A new strain of Borrelia bacterium is making its way to Denmark is making it difficult to offer up a timely diagnosis that a victim has been bitten by a tick and could have contracted Lyme disease.
Usually, when a tick becomes imbedded in the skin, a red rash makes it easy to diagnose that a patient could have Lyme disease. Early diagnosis helps prevent encephalitis and paralysis, some of the possible side-effects of Lyme disease. The new strain does not have any of the previous symptoms.
“You do not get the warning signals that you have been infected,” Rene Bødker, an epidemiologist at DTU Veterinærinstituttet, the national veterinary institute, told DR Nyheder. “The disease could infect the brain if not treated in time.”
The newly-discovered Borrelia miyamotoi evidences completely different symptoms than previously known Borrelia bacteria.
“The new version causes causes muscle pain and a fever which lasts for a few days, disappears, and then returns about 10 days later,” said Bødker. “The symptoms can resemble any number of things and not something where a practitioner will suspect Lyme disease right away.”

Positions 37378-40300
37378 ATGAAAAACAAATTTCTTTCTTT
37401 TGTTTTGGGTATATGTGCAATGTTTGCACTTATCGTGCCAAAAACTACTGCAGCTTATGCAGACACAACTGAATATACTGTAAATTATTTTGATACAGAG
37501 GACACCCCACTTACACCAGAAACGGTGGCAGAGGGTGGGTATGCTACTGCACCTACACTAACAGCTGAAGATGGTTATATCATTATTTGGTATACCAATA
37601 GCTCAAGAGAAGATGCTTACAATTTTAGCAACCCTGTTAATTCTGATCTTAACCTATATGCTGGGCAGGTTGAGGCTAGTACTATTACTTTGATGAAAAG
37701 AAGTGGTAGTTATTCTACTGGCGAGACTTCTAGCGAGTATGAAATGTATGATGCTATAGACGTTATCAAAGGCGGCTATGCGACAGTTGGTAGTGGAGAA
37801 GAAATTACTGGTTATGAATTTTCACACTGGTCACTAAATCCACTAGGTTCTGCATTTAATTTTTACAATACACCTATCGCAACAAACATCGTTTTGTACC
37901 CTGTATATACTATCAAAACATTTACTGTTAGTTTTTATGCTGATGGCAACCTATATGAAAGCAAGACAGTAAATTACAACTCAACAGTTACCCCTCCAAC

Bødker reminded people to check for ticks when they return in from outdoors.
It is not known whether any Danes have been infected with the new bacterium, but Bødker believes that it has happened without being reported.
“We estimate that 1 out of every 200 ticks in Denmark carry this infection, so there must be Danes who have been infected and become seriously ill,” he said. “Once in the system an diagnosed with Lyme disease, there are no details as to which type it might be.”
Researchers have found ticks carrying the new strain of Lyme disease throughout Denmark.